Keyword: Animal Rights
Link ID: 24052 - Posted: 09.09.2017

Marsha Lederman Santiago Ramon y Cajal wanted to be an artist, but his father, a physician and anatomy teacher, wanted his son to follow in his medical footsteps. It's a familiar story of family dynamics, but what wound up happening in this case was revolutionary. Cajal, who was born in 1852 in northeastern Spain, did ultimately go into medicine, as his father wished. He became a pathologist, histologist and neuroscientist. But he also applied his artistic skills to his area of interest. His hand-drawn illustrations of the brain, based on what he saw through the microscope using stained brain tissue (thanks to a technique developed by his contemporary, the Italian histologist Camillo Golgi) were pioneering. Cajal, who won the Nobel Prize in 1906 (along with Golgi), is known as the father of modern neuroscience. More than a century after he made them, his drawings are still used to illustrate principles of neuroscience. "When I was a student … everybody would start their talk, 'as first shown by Cajal,'" says Brian MacVicar, co-director at Djavad Mowafaghian Centre for Brain Health and Canada Research Chair in Neuroscience at the University of British Columbia. When MacVicar learned that an exhibition of Cajal's drawings was being planned by neuroscience colleagues in Minnesota along with the Weisman Art Museum at the University of Minnesota, he was immediately on a mission: to bring the drawings to Vancouver. He finally extracted a yes from the show organizers, but not operating in the art world, MacVicar wasn't sure who might want to exhibit them in Vancouver. The answer turned out to be right in his backyard – or at least, a few blocks away on campus. Scott Watson, director/curator of the Morris and Helen Belkin Art Gallery at the University of British Columbia, had seen Cajal's work at the Istanbul Biennial in 2015 – and understood their appeal and value.

Keyword: Brain imaging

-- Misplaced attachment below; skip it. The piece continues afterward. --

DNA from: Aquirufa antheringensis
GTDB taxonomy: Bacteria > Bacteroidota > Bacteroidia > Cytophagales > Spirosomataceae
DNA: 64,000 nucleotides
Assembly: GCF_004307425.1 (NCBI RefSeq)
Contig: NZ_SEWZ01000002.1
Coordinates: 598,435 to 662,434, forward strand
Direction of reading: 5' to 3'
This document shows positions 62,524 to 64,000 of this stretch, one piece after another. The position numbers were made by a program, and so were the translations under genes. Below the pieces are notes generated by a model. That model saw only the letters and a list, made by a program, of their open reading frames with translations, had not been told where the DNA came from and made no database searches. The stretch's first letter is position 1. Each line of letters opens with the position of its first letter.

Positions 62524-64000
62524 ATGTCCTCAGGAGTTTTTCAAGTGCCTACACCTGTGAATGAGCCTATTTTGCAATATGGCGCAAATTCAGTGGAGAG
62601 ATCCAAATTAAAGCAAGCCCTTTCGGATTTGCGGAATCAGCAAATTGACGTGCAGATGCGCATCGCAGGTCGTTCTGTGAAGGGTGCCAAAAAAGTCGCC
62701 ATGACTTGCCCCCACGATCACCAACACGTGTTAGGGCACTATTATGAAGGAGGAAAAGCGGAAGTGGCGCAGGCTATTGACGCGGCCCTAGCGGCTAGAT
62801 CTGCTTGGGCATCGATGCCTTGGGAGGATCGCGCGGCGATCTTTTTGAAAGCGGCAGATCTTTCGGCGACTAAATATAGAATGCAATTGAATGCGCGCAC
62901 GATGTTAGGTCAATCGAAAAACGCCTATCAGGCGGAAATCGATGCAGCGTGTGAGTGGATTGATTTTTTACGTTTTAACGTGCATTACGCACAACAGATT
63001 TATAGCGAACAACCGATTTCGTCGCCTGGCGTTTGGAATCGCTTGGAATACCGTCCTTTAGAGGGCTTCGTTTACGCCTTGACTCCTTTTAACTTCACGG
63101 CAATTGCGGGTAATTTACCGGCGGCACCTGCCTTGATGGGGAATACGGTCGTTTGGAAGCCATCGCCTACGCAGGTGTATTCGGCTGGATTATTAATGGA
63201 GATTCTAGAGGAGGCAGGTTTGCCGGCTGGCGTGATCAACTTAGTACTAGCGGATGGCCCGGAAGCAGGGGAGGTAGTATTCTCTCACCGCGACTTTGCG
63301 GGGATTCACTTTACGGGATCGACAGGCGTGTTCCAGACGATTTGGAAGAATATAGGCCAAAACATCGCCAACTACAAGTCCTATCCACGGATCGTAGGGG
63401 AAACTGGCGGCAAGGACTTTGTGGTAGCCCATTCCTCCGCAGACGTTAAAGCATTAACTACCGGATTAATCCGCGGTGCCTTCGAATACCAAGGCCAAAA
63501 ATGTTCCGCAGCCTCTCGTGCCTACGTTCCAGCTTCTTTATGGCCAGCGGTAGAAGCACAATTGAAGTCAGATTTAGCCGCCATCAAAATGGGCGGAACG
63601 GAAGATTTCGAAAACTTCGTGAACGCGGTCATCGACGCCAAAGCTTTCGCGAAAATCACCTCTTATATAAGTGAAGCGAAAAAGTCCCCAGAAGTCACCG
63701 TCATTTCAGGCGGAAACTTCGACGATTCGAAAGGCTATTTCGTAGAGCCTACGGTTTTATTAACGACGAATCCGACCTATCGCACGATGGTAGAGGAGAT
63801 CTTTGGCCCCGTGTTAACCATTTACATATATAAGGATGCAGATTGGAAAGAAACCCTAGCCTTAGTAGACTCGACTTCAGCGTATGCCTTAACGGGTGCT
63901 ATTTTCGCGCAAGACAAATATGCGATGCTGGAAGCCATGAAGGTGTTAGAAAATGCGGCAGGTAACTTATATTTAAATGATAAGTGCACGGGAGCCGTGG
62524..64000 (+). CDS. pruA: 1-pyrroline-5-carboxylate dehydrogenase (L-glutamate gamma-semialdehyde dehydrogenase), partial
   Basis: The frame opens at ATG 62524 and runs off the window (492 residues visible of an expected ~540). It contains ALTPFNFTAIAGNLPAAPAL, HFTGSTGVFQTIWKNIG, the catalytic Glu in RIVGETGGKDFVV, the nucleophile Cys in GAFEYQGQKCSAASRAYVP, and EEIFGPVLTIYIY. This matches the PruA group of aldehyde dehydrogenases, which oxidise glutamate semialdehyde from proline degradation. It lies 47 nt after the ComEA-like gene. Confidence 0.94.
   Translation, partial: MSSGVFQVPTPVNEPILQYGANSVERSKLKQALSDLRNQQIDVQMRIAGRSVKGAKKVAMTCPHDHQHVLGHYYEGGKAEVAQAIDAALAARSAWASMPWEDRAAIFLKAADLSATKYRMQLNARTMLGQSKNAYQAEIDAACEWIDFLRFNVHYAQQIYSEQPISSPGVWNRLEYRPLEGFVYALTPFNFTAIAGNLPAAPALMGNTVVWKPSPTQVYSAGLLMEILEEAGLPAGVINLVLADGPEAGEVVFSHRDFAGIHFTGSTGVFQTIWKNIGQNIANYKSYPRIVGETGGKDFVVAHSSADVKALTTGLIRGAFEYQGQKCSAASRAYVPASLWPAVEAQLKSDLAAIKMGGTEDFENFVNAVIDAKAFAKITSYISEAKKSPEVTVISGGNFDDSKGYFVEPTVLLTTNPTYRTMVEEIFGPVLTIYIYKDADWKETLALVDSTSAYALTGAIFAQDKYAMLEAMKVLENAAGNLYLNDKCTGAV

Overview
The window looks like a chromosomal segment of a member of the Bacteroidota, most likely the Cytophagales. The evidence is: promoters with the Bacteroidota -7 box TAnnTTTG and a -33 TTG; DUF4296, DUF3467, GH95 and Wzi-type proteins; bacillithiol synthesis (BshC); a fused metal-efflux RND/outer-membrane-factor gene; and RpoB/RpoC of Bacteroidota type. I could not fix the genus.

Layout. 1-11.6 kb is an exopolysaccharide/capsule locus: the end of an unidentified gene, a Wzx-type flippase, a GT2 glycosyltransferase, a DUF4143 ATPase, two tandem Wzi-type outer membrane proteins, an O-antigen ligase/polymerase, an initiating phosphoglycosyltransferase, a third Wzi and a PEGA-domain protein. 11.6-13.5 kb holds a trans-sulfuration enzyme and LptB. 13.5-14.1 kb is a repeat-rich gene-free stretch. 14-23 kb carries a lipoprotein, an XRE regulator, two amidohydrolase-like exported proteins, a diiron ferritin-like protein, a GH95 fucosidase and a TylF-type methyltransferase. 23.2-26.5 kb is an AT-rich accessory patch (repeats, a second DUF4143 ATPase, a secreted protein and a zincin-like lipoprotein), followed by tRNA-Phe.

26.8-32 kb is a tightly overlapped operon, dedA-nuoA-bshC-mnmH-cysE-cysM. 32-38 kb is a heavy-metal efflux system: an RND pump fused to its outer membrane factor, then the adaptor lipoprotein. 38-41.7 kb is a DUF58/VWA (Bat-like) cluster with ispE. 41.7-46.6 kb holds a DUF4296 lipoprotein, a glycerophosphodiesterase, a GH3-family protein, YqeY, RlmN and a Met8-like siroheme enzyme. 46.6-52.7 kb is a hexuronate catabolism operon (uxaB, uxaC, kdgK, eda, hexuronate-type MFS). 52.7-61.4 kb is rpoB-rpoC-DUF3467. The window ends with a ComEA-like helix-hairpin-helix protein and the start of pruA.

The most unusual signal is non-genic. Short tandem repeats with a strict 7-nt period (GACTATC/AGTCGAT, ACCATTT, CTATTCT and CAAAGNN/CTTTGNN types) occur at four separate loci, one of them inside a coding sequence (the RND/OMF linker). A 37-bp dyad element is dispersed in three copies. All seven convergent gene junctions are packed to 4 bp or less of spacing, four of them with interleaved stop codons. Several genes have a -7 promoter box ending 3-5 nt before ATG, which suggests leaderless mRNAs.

Link ID: 24030 - Posted: 09.04.2017

Sara Reardon Scientists studying human behaviour and cognitive brain function are up in arms over a plan by the US National Institutes of Health (NIH) to classify most studies involving human participants as clinical trials. An open letter sent on 31 August to NIH director Francis Collins says that the policy could “unnecessarily increase the administrative burden on investigators,” slowing the pace of discovery in basic research. It asked the NIH to delay implementation of the policy until it consulted with the behavioural science community. As this article went to press, the letter had garnered 2,070 signatures. “Every scientist I have talked to who is doing basic research on the human mind and brain has been shocked by this policy, which makes no sense,” says Nancy Kanwisher, a cognitive neuroscientist at the Massachusetts Institute of Technology in Cambridge, who co-wrote the letter with four other researchers. The policy is part of an NIH clinical trial reform effort started in 2014 to ensure that all clinical results were publicly reported. The policy is scheduled to go into effect in January 2018. Its definition of a clinical trial included anything involving behavioural ‘interventions’, such as having participants perform a memory task or monitor their food intake. Such studies would need special evaluation by NIH review committees and institutional ethics review boards; and the experiments would need to be registered online in the clinicaltrials.gov database. © 2017 Macmillan Publishers Limited

Keyword: Miscellaneous
Link ID: 24029 - Posted: 09.02.2017